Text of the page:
The States’ Authors Guild: ‘Full Support’

In the United States, the 11,000-member Authors Guild has sent a message today of robust support for the new #TranslatorsOnTheCover campaign.

The Stateside advocacy group’s leadership, in fact, goes farther than the Society of Authors’ does, calling for translators to be paid royalties and subsidiary rights shares and for authors and publishers to look for more diversity and inclusivity in hiring translators.

The Guild’s CEO, attorney and copyright specialist Mary Rasenberger, writes from her offices in New York City, “As the US counterpart to the UK’s Society of Authors, the Authors Guild fully supports today’s open letter from the society to all published writers asking them to request that their publishers provide cover credits for the people who translate their work.

“Translators play an irreplaceable role in creating a vibrant world literature and introducing new readers to important works by authors across the globe. Yet all too often they’re overlooked by the publishing industry, viewed as neither authors nor editors.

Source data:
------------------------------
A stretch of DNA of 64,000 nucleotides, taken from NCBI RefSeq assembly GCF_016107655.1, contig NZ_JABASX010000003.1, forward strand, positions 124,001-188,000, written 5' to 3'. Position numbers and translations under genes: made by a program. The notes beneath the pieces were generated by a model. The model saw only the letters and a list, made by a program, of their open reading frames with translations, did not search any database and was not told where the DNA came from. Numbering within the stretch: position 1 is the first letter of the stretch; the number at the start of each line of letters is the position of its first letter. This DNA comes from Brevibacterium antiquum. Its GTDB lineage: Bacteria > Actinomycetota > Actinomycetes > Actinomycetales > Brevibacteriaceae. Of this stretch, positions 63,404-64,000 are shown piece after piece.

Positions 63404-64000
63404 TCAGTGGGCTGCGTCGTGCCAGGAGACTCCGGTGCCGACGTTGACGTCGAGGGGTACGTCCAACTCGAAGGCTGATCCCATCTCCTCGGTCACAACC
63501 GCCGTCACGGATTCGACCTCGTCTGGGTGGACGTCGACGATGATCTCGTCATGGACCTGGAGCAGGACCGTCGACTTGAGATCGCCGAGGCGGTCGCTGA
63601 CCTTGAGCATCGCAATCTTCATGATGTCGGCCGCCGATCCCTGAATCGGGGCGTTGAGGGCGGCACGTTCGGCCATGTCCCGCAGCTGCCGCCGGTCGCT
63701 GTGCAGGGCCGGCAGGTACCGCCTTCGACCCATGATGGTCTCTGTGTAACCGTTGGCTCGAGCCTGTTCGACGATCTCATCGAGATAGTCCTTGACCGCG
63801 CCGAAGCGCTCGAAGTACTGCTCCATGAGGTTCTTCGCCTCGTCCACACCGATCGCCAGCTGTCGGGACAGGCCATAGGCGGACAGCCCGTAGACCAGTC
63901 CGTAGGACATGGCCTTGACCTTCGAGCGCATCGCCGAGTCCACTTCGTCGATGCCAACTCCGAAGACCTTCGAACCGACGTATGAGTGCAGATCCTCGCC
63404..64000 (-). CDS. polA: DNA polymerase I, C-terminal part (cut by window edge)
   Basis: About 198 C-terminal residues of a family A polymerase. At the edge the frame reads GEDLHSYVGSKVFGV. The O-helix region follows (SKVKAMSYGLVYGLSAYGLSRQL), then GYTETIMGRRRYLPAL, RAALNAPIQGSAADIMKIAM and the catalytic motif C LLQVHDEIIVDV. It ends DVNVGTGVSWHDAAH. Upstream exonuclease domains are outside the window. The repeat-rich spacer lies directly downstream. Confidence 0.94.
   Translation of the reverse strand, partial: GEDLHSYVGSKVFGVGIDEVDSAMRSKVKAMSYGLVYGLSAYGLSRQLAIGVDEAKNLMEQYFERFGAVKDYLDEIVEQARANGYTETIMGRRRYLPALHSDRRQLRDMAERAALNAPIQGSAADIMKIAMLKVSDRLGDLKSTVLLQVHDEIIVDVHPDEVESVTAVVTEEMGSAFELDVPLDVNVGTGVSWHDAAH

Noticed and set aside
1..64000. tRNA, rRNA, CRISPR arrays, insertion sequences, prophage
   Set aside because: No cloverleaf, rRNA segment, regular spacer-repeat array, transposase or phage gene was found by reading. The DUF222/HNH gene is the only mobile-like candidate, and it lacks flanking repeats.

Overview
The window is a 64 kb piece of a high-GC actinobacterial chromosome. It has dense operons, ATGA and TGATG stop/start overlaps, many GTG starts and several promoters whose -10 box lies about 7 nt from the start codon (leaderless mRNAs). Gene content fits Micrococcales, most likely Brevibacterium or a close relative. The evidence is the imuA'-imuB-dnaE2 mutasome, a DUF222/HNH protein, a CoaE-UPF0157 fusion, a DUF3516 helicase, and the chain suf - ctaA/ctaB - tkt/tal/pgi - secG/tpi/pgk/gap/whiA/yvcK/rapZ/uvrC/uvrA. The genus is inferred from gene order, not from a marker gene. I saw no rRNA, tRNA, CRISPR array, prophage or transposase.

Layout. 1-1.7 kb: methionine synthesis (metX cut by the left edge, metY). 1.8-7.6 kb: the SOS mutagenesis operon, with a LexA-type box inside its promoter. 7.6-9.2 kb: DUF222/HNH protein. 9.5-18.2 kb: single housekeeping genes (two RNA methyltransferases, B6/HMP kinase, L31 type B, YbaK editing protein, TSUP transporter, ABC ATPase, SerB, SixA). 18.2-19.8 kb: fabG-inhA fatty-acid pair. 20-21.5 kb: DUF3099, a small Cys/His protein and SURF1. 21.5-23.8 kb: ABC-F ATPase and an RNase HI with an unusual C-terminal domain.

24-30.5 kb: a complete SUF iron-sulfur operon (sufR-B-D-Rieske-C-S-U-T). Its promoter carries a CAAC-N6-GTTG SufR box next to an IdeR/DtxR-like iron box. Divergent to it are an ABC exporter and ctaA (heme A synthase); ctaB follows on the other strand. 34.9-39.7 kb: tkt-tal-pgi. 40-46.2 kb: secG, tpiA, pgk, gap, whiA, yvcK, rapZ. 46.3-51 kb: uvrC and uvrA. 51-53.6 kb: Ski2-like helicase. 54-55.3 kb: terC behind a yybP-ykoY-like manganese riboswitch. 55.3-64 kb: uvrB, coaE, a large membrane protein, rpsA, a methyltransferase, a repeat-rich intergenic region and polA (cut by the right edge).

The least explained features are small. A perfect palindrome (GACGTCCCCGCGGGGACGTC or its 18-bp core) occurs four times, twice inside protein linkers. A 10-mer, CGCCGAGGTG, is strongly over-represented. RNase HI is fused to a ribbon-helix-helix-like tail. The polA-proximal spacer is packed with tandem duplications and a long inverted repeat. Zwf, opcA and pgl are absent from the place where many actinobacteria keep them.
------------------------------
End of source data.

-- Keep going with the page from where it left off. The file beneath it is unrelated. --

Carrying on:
“It’s long past time that translators be acknowledged for their contributions by including their names on a book’s cover.  That’s only the first step, however; translators should also receive royalties and a share of subsidiary rights.

“We also urge both authors and publishers to hire more translators of color and from diverse backgrounds to better reflect and capture the unique perspectives they bring when translating a manuscript.”

Rasenberger also notes that this year, the Guild has issued its first model publishing contract for literary translators.

Why Some Publishers Say They Don’t Name #TranslatorsOnTheCover

Author Olga Tokarczuk, left, and translator Jennifer Croft won the 2018 (Man) Booker International Prize for ‘Flights.’ Image: Booker Foundation

Jennifer Croft, the American translator who is one of the drivers of this new campaign, won the 2018 (Man) Booker International Prize for her translation of Flights with its author, Olga Tokarczuk.

The International Booker splits its £50,000 (US$67,389) purse and honor evenly between author and translator. That’s one of the prize’s defining elements and probably its most significant contribution to the international community’s understanding of its translators’ importance. The National Book Foundation in the States has followed suit in establishing its still relatively young Translated Literature category as a dual accolade, added in January 2018, the same year that it also named Flights a finalist.

And yet neither the American cover nor the British edition has published Croft’s name on the cover.

On the American cover (right), you see Tokarczuk’s name, of course, and award seals for that International Booker win, for being a finalist in the National Book Awards, and for Tokarczuk’s Nobel Prize in Literature. But you don’t see the name of the person who enables you, as reader of English, to read that book.